Agency Affected: Environmental Protection Agency

  4. Status: Closed - Implemented

    Comments: EPA issued guidance in 1991 that recommended that a sanitary survey be conducted at each facility at least every 3 years. Also, EPA provides sanitary survey training to about five states each year. The course will be revised based on requirements of newly promulgated regulations. Finally, an initiative included in the EPA mobilization strategy is aimed at helping states address critical problems.

    Recommendation: The Administrator, EPA, should improve water systems' compliance with program requirements by directing the Office of Drinking Water to encourage states to implement sanitary survey programs more consistently. Specifically, the Office should clarify to the states its ambiguous policy on whether sanitary survey programs are required. In addition, the Office should encourage all quality assurance efforts, including operator certification and training, as well as sanitary surveys, by assisting states in finding alternative ways to fund such programs.

    Agency Affected: Environmental Protection Agency

  5. Status: Closed - Implemented

    Comments: In March 1991, EPA issued a revised data verification protocol which included a section on checking for intentional data falsification. EPA issued guidance on ways of detecting and investigating potentially invalid or fraudulent compliance data in April 1991.

    Recommendation: The Administrator, EPA, should improve water systems' compliance with program requirements by directing the Office of Drinking Water to evaluate the extent to which intentional falsification of test data or manipulation of the water sampling process may be occurring. The Office of Drinking Water should also provide guidance to the states on how to best discourage those practices by water systems and to detect them when they do occur, so that appropriate enforcement action may be taken.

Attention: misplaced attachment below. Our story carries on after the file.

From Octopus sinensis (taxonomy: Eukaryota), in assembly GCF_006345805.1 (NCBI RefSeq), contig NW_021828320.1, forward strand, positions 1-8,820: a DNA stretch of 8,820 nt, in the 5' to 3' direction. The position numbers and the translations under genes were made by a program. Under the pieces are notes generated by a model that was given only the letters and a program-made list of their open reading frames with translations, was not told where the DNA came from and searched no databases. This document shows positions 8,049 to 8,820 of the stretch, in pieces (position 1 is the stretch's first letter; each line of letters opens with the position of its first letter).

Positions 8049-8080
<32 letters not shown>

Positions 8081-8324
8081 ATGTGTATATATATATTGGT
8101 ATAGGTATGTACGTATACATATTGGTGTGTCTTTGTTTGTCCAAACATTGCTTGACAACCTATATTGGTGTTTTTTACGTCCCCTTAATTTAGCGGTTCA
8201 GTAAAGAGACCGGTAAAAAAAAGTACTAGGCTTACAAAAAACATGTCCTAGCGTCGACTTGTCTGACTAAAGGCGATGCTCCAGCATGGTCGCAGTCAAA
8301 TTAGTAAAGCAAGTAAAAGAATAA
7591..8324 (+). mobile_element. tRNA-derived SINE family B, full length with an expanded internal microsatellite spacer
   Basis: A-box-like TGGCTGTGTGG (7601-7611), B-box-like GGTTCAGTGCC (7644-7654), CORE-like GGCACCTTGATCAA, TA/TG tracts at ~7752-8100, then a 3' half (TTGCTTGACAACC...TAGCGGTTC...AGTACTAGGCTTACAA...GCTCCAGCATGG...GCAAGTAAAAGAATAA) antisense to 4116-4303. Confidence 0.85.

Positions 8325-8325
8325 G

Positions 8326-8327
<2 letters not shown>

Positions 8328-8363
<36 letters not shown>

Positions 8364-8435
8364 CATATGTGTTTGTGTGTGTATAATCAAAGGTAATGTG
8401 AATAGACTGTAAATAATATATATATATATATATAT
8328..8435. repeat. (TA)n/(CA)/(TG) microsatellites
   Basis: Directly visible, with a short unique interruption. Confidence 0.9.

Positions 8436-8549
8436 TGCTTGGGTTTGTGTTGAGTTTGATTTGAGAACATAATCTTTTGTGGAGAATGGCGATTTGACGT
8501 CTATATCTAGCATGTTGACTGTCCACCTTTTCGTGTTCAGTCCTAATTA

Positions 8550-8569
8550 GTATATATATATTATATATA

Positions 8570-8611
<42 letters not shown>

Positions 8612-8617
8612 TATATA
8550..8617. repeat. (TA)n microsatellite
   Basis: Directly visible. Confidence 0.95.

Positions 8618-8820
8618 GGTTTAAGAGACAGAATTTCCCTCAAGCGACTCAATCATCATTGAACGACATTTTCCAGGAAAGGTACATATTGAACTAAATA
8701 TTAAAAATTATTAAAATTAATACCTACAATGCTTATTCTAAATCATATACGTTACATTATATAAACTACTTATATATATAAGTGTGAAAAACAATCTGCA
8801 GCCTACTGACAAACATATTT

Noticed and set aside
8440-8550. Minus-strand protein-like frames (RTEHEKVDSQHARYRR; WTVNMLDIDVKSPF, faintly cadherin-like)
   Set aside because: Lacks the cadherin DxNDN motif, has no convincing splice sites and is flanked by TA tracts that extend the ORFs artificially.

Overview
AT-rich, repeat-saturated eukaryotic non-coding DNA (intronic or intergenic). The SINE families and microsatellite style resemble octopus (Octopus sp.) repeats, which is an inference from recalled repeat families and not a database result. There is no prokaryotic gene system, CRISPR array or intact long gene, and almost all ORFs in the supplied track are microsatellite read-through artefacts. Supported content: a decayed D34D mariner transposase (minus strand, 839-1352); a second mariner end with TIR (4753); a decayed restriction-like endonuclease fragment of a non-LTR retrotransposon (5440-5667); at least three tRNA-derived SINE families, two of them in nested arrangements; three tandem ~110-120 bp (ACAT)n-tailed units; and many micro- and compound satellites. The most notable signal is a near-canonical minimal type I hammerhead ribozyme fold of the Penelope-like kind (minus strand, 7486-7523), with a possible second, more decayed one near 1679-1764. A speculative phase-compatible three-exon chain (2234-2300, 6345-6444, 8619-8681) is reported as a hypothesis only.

Agency Affected: Environmental Protection Agency

  6. Status: Closed - Implemented

    Comments: EPA undertook several activities to address this recommendation which include: (1) funding the National Rural Water Association Training and Technical Assistance programs; (2) holding state inspector training in five states per year; (3) issuing a sampling handbook for water system operators; and (4) establishing a certification exam for very small system operators.

    Recommendation: The Administrator, EPA, should improve water systems' compliance with program requirements by directing the Office of Drinking Water to promote more consistent and effective use of state-sponsored training programs and operator certification programs, which would reduce operator error. Those efforts should include guidance on: (1) how training programs should help water systems deal with the increasingly technical drinking water regulations now being promulgated by EPA; and (2) what the minimum criteria should be for state operator certification requirements.

    Agency Affected: Environmental Protection Agency

  7. Status: Closed - Implemented

    Comments: EPA completed its revision of significant noncompliance criteria and implemented it effective October 1990.

    Recommendation: The Administrator, EPA, should follow through on the EPA reexamination of its significant noncomplier criteria in order to more comprehensively identify chronic noncompliance with monitoring requirements and substantial violations of maximum contaminant level requirements.

    Agency Affected: Environmental Protection Agency

  8. Status: Closed - Implemented

    Comments: EPA has issued enforcement guidance and other related guidance to the regions on several occasions over the past 2 years.

    Recommendation: To help ensure that state and EPA enforcement actions meet program requirements and are effective in encouraging water systems' compliance with drinking water program requirements, the Administrator, EPA, should direct the Office of Drinking Water to revise its enforcement guidance to regions to encourage them to more actively consider EPA follow-up enforcement action beyond cases referred to EPA by state authorities. This expanded universe of enforcement targets should include cases where state action may have been taken, but was not effective in achieving compliance.

    Agency Affected: Environmental Protection Agency